Symptoms of Perimenopause

Symptoms of Perimenopause

If you're experiencing symptoms of perimenopause, you're not alone. Perimenopause is a normal part of life and can be very difficult to detect without proper diagnosis. Your healthcare provider can help you identify your symptoms through your medical history, physical exam, and blood tests. Your diet should include lots of fruit and whole grains, and you should take at least 1,000 mg of calcium a day. You should also track what triggers your symptoms to find the best treatment.


Some of the symptoms of perimenopause can be managed with a few simple lifestyle changes. Wearing lighter clothes and dressing in layers may help reduce hot flashes and other uncomfortable symptoms. Also, avoid the foods and drinks that trigger these hot flashes. If these steps are not effective, you can seek treatment for your symptoms. Some of the available treatments include hormone replacement therapy (HRT), paroxetine (an anti-depressant), vaginal lubricants, and counseling.

Most women experiencing perimenopause also suffer from problems sleeping. Studies indicate that as much as 40% of perimenopausal women experience sleep problems, and while some studies have found a connection between night sweats and disturbed sleep, others have not. The reason for the lack of correlation is that sleep cycles are complex, and they change with age.


Treatments for perimenopause may include a variety of lifestyle changes, herbal supplements, or prescription medication. While some of these treatments may be effective, others may cause side effects. If you want to avoid side effects, consult your physician before starting any treatment. For example, if you are experiencing frequent hot flashes or insomnia, an aerobic exercise regimen may be beneficial.

Perimenopause is known for its unpredictability, and symptoms can be mild to severe. Women experiencing these symptoms should seek medical care if they continue to experience irregular blood flow, insomnia, or hot flashes.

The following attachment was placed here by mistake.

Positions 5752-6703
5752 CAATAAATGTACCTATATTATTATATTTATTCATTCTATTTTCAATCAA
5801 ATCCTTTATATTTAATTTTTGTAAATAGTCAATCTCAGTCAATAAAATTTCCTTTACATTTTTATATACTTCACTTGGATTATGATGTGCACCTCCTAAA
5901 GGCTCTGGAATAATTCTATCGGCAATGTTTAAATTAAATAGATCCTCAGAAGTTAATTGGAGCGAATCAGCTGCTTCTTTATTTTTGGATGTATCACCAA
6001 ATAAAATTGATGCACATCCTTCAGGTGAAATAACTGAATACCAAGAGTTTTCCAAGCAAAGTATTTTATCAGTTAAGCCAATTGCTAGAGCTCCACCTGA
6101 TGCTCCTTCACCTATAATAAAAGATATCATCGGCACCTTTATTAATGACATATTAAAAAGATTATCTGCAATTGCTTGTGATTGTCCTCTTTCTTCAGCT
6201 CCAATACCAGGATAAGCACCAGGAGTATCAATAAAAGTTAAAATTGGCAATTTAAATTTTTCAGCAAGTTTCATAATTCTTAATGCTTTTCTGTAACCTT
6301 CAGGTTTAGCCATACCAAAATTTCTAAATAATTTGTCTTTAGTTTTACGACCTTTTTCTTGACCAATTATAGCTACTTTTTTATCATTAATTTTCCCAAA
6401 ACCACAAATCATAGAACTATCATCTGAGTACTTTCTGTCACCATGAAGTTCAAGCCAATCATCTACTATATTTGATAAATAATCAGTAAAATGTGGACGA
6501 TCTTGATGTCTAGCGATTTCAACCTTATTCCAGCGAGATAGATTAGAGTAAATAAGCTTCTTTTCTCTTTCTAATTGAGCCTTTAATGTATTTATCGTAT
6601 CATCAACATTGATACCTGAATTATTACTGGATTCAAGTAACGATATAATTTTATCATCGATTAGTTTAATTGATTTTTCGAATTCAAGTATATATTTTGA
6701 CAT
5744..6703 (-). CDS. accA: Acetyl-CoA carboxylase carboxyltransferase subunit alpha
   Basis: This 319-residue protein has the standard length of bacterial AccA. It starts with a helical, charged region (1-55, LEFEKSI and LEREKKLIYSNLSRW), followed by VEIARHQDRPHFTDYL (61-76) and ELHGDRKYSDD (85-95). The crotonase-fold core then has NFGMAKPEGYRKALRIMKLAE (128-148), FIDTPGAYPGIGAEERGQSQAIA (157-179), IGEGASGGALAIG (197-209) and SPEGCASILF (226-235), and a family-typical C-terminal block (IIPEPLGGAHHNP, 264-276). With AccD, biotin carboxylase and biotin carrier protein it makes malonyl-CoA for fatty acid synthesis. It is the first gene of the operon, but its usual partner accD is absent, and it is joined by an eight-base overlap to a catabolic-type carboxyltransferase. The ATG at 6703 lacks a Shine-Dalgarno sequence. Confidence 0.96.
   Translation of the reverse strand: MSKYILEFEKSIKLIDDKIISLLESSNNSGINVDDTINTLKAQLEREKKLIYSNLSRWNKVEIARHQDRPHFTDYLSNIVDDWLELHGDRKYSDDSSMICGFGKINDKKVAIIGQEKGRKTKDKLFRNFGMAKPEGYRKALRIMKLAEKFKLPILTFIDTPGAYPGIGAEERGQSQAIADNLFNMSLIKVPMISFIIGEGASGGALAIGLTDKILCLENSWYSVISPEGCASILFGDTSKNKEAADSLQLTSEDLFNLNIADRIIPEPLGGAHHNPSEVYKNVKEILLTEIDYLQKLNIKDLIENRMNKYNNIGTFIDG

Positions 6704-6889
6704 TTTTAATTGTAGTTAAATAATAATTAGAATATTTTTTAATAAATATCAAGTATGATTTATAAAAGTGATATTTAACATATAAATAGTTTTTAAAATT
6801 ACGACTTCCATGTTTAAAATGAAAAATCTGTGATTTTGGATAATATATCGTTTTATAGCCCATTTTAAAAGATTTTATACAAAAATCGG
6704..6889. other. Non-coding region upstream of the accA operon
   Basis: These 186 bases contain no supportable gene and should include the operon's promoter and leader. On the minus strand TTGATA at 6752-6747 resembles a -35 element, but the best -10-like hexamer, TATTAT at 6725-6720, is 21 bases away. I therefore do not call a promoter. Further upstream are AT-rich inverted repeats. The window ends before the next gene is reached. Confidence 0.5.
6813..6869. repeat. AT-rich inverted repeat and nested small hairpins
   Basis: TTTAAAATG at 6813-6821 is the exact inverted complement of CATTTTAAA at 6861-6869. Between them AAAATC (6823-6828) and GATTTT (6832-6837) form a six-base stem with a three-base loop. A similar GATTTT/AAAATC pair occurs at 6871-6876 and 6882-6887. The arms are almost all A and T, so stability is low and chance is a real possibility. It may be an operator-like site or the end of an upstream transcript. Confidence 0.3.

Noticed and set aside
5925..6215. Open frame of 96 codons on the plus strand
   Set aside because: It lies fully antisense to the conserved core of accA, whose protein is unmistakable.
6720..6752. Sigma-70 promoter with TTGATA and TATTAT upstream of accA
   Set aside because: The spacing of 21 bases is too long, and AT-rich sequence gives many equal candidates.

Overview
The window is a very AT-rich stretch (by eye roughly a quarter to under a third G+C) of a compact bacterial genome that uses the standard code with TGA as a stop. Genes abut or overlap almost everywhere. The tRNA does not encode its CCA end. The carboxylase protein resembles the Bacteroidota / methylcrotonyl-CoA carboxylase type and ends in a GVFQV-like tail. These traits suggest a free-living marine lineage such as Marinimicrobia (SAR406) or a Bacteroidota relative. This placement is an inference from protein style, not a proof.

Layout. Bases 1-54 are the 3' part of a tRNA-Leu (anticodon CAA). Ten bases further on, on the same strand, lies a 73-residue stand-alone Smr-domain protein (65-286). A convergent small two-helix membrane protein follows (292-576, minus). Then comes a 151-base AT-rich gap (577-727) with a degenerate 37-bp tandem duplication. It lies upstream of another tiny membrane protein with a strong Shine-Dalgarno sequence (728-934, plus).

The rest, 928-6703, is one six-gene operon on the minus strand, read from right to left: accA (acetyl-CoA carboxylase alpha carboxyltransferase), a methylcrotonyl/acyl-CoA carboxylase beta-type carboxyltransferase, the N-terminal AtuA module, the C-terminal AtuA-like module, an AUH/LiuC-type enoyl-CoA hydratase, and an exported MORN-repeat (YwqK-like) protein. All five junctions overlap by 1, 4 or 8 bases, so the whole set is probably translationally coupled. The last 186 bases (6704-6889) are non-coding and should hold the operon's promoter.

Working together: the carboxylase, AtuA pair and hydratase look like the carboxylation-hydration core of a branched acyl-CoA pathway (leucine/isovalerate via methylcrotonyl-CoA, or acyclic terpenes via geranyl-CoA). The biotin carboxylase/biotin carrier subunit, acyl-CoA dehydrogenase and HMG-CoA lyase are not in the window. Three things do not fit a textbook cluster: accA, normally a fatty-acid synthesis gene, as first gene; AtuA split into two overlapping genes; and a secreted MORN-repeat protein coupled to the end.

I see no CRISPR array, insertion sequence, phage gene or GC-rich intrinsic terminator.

Perimenopause is a natural transition that affects the whole body. Your body's estrogen levels, hormone production, and protein levels all change, as does the timing of your menstrual cycle. Some perimenopause symptoms are temporary, while others last longer. However, some women report that their symptoms begin even before the menstrual cycle changes. Although this is possible, little research has been done on early perimenopause symptoms.

A healthy diet, regular exercise, and a reduction in stress may delay the onset of perimenopause and reduce the severity of symptoms. Some women also find that bioidentical hormones and supplements may help them manage the symptoms of perimenopause. Women may also need psychotherapy, cognitive behavioural therapy, and mindfulness training to help cope with the transition.


When women hit menopause, their reproductive ability declines. Their vaginal and urethral linings thin and become less elastic. This can lead to an increased risk for urinary tract infections. Women may also experience involuntary leaking of urine. If a woman is suffering from perimenopause, she may want to see her doctor. Her doctor may also suggest a blood test to determine estrogen levels and follicle stimulating hormone. She may also order a thyroid function test to rule out a thyroid problem.

Physical activity is another important way to improve your health and relieve symptoms of perimenopause. Exercise helps control your weight and improves your sleep. It also helps you reduce stress and improves mood. You should also eat a balanced diet, which includes plenty of fruit and vegetables and a little calcium per day.

Hormones involved

During the years leading up to menopause, a woman's body produces less estrogen and more progesterone. These two hormones are responsible for ovulation and menstruation. The changes in these hormone levels are the main cause of many women's complaints during perimenopause.

Other side effects of perimenopause can include weight gain, bowel changes, and migraines. Although the symptoms of perimenopause are not life-threatening, they can be difficult to cope with. As such, it is crucial that women pay attention to the symptoms and adjust their lifestyles accordingly.